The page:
In April 2018 our client sent us photos of the finalised Houndsley bags which had been through production. As designers for the project we were so pleased to see our designs working effectively on the product, as we had always envisioned. Furthermore, the Houndsley website is now up and running with our logo as the header. It was also flattering for the client to note thank you for our design work in contribution to the Houndsley brand on their new website.










London International Development Centre (LIDC) rebrand

RJ00227 London International Development Centre (LIDC) rebrand

Designers: Fabio Rahmani and Orla O’Connell

This London International Development Centre Real Job project was assigned to Fabio during the Christmas break period, and began with initial back and forth emails with the client to discover what work needed to be done. It was decided that a re-brand was required which included work for the social media presence of the organisation, a re-designed website to improve the user experience and a new logo.

Initial meeting

For the initial meeting, Fabio travelled to London to the office of LIDC to meet with the managing director to get a better understanding of the requirements of the project and the direction that the new director had envisioned for the organisation to go towards. Fabio prepared multiple questions to gain a better understanding of the organisation and their budget. Budget turned out to not be a huge factor, although it was constantly considered within every stage of the design. Through this meeting, Fabio also found that the client wanted to approach the rebrand in a way which would portray a modern and approachable identity towards the clients target audience.


The design process of the logo involved analysing competitors brand identities, which allowed us to highlight that key features such as approachability and community. We showed the client 12 initial sketches and they decided on the fractured letters that spelled out LIDC, but also made some suggestions for changes that they would like to see. We then went on to make the changes, and add another set of variations of that logo to allow the client to decide on which style they preferred. Once the logo had been finalised, we went on to add the colours and created variations with the colours to show the client. Below shows the finalised logo design, as chosen by the client.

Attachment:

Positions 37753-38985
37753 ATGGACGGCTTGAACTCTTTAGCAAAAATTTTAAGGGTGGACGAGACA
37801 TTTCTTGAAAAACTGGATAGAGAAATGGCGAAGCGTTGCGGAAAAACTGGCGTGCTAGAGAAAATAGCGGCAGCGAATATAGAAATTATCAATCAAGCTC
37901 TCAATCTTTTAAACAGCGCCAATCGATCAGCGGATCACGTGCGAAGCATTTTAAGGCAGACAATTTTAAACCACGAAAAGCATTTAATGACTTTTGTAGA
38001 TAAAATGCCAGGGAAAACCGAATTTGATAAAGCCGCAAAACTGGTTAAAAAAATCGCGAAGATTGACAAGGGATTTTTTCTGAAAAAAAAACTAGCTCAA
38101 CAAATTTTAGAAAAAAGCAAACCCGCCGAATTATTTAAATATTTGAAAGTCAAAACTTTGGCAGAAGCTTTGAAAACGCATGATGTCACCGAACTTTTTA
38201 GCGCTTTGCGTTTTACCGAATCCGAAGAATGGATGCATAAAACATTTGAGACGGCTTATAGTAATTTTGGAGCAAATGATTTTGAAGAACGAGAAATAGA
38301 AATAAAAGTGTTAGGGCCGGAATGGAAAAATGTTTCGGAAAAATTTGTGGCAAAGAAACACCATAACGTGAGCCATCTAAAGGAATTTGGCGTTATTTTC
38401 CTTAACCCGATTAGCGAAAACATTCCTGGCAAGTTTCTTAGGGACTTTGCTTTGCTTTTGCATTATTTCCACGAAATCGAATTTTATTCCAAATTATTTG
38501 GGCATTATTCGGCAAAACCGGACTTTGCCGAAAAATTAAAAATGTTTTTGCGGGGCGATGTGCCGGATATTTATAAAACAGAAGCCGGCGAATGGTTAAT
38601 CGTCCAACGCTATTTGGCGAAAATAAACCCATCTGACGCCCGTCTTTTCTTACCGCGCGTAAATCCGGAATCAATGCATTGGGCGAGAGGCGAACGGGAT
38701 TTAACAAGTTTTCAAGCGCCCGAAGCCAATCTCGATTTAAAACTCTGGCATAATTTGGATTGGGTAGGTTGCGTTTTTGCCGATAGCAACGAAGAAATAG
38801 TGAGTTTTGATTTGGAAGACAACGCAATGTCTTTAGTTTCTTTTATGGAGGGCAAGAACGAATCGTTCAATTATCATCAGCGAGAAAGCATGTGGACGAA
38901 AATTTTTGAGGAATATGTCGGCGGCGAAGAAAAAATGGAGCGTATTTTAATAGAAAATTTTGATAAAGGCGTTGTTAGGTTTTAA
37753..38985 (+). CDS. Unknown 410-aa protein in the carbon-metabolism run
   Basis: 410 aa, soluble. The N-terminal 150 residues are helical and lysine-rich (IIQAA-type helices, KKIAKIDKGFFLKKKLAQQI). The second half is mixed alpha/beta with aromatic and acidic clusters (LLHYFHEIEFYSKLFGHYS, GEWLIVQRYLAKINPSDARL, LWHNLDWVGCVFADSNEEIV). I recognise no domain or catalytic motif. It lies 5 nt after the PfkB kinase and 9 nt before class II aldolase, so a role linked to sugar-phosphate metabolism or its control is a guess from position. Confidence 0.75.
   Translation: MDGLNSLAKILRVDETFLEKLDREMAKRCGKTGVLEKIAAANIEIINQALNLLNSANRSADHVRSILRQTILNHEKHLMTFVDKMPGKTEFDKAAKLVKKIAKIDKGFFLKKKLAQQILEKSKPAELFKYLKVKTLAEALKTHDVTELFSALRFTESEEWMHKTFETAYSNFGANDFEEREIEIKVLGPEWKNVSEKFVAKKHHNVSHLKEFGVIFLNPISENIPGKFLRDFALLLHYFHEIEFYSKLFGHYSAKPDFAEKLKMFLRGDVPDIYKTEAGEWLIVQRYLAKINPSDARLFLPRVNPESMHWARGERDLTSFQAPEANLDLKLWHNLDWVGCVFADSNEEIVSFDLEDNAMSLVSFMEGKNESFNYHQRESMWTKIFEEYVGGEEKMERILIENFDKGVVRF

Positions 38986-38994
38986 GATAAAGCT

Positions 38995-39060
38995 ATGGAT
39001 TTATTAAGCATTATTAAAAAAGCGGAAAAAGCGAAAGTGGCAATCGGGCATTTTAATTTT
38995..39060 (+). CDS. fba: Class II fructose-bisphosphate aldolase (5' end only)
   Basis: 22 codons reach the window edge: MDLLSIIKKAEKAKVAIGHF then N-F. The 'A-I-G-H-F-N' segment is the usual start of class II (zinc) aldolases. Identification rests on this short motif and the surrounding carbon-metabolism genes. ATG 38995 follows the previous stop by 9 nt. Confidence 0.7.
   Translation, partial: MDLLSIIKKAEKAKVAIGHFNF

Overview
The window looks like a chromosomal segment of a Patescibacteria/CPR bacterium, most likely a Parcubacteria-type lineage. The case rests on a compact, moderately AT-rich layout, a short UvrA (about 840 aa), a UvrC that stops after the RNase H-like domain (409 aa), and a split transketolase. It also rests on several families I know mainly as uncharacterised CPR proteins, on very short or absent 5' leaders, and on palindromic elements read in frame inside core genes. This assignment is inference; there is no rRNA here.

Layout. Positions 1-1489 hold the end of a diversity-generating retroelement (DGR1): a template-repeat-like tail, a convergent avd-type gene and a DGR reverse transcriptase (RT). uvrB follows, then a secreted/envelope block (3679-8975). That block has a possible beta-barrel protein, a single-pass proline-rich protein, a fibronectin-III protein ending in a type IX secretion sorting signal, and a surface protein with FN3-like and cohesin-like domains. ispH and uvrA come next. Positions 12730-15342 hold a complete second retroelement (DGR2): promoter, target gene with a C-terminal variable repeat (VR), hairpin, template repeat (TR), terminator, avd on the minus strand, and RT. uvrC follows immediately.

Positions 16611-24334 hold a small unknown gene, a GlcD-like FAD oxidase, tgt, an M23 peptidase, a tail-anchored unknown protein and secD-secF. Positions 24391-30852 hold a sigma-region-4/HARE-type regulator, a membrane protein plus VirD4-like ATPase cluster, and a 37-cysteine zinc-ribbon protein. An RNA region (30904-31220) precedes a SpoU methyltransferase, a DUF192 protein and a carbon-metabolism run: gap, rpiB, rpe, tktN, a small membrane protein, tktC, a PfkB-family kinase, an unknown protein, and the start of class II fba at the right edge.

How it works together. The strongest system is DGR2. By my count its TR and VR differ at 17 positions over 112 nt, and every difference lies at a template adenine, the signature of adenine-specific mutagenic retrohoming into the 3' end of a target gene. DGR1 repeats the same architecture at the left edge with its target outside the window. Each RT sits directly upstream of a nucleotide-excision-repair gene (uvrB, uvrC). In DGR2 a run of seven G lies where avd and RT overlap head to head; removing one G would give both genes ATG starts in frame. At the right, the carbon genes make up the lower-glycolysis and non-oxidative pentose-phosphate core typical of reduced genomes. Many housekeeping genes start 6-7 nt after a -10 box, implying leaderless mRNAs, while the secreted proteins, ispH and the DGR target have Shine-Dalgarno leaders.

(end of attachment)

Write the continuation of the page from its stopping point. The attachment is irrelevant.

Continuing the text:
For a few weeks after the initial meeting, there was a lack of response from the clients end, and when a response was sent it was often not relevant to the question asked which made progressing a little difficult. This may have been due to the client not knowing exactly what they wanted. Due to the lack of communication in this time, Fabio began designing the new website with existing content on their current website due to not being supplied with a new site map or content for the new website. Through the lack of responses Fabio learned that he should not always rely on emails but should instead use phone calls to get an instant response when it’s needed.

Second meeting & Communication workshop

After a long period of silence, Fabio received an email stating that LIDC had hired a communication manager to truly find out what direction the organisation should head towards with the re-brand. The new communications manager invited Fabio to attend a workshop that she was hosting to get all the members of LIDC to voice their opinions about the way in which the brand should progress. Fabio also showcased the first iteration of the website whilst at the workshop, explaining the key features and explaining whether some ideas were feasible from a web development standpoint. Through this we learned the benefits of hosting a workshop when the client doesn’t know exactly what they want or need and it also allows direct face to face communication which is far more efficient than conversing via email.

Website design 

Initially Fabio designed the website using the copy and site map of the existing website due to not being informed about the changes that needed to be made. As the deadline approached, certain changes were made to the structure of the rebranding project such as the implementation of a communication consultant who then quickly informed me of the updated site map and written copy for the new website.

One of the main aims of the website re-design was to cut down on the content, and to create a more concise site map. The old website had a lack of colour and a very outdated theme which meant that one of our main aims was to create a modern design, that also doesn’t detract away from the information that is being displayed. We had to ensure that the design appealed to both potential research students as well as research funders. Through creating clearly labelled calls to action we aimed to allow users of any technical ability to efficiently use the website.